One of the worst things about traffic is that it’s so unpredictable. You can be whizzing along one minute, and crawling with the snails the next. Even the real-time traffic information that a few companies, notably Google, now provide, can be obsolete by the time you’re on your way.But a small cadre of lucky San Franciscans will soon be finding out where the traffic will be before it happens, thanks to a joint project by the California Center for Innovative Transportation (CCIT) at the University of California, Berkeley (my alma mater) the California Department of Transportation, aka Caltrans, and IBM.
The principle behind the system is that when accidents happen, the traffic jams up in a predictable manner, “like a shock wave in a fluid,” Alexandre Bayen of CCIT tells New Scientist Magazine. By combining these patterns with real-time traffic data, the system is able to predict congestion up to 40 minutes before it even happens.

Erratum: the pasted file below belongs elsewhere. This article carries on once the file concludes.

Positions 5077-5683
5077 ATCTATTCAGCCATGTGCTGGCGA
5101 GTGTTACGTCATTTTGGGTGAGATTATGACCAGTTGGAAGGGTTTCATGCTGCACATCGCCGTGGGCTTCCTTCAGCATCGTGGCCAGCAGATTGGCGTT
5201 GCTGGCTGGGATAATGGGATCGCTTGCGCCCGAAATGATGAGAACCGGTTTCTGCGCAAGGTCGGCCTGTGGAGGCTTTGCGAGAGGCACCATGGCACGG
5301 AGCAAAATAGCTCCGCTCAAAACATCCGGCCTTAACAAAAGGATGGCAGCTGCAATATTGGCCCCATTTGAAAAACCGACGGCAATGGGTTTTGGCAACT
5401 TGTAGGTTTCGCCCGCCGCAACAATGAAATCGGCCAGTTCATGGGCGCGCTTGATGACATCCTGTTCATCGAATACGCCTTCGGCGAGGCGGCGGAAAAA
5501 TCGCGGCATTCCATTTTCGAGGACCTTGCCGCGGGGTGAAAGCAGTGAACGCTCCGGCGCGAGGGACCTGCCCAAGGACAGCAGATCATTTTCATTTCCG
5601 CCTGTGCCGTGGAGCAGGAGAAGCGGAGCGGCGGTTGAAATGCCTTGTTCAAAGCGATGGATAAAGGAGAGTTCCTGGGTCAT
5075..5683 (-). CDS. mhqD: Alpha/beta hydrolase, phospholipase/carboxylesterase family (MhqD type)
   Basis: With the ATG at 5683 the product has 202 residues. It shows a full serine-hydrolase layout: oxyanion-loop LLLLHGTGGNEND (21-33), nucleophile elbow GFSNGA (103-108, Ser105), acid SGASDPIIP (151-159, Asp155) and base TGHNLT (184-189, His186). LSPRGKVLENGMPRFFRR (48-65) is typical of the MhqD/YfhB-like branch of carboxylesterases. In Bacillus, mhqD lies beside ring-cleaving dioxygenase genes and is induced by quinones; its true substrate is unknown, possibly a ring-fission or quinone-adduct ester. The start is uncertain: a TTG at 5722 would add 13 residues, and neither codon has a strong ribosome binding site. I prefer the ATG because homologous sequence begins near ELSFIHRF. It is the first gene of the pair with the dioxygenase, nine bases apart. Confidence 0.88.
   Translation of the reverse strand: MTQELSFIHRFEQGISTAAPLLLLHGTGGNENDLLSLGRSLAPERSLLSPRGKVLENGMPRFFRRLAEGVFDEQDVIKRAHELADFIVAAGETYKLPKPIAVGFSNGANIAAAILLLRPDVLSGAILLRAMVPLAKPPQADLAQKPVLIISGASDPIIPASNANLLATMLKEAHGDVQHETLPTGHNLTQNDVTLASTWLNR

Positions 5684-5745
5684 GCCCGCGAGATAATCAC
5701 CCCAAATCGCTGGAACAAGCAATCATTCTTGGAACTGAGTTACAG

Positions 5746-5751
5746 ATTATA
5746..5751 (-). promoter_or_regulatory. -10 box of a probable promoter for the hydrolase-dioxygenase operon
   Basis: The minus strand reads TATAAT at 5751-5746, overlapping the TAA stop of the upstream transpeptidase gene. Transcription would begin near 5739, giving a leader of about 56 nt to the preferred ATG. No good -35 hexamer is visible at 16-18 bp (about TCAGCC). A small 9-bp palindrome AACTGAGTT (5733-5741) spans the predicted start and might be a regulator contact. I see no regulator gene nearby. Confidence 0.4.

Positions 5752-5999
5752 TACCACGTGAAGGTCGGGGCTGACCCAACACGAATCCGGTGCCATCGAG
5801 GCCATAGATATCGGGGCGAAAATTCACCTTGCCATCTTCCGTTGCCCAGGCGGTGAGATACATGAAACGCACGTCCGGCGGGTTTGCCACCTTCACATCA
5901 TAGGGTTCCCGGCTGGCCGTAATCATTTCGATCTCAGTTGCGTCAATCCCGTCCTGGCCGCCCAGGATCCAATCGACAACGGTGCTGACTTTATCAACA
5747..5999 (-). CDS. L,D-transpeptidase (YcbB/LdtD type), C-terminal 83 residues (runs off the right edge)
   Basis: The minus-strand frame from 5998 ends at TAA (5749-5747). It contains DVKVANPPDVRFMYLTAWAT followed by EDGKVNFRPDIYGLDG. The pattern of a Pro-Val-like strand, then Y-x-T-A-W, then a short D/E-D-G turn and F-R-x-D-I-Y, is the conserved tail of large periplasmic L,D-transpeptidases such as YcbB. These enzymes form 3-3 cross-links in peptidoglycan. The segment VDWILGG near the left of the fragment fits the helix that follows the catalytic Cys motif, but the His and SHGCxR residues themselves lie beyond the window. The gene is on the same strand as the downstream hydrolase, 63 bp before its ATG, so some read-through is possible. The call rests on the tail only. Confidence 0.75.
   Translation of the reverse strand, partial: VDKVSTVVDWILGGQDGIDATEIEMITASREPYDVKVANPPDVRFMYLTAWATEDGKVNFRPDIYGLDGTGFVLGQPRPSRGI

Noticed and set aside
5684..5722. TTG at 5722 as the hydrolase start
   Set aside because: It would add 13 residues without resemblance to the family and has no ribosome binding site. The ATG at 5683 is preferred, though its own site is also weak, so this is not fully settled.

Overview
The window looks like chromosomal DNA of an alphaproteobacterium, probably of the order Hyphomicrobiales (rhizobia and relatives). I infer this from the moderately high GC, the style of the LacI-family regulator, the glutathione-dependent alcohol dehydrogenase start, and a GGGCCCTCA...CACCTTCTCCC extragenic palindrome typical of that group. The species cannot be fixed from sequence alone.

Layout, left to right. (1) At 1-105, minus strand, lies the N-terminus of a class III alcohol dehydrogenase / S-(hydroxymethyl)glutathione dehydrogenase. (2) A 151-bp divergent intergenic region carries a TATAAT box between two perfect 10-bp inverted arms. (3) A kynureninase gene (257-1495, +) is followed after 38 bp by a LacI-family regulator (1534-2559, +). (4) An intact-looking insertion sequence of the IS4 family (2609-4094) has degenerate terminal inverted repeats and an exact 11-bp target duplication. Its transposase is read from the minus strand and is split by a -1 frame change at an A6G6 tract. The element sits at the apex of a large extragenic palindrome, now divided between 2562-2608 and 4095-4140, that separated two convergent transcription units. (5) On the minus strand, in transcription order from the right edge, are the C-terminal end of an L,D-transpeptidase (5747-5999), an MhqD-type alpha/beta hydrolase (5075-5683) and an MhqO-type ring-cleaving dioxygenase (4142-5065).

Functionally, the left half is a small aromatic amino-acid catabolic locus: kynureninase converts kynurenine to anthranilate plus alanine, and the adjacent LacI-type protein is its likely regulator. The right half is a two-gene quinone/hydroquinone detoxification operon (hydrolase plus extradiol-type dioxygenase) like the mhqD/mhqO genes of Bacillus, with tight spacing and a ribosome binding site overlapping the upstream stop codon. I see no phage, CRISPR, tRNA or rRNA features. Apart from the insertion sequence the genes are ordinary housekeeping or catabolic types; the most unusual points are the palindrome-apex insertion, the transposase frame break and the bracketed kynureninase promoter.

The hardware for this initiative consists of “inductive loop sensors” in the roadways. The data so-gathered is fed into IBM’s Traffic Prediction Tool. Data from users’ GPS units and smartphones on their usual routes and travel times completes the circle, enabling the system to provide alternative routes. And it’s getting more sophisticated all the time, learning to relieve congestion without creating new chokepoints, a skill requiring the ability to predict the effects of congestion-relieving redirections.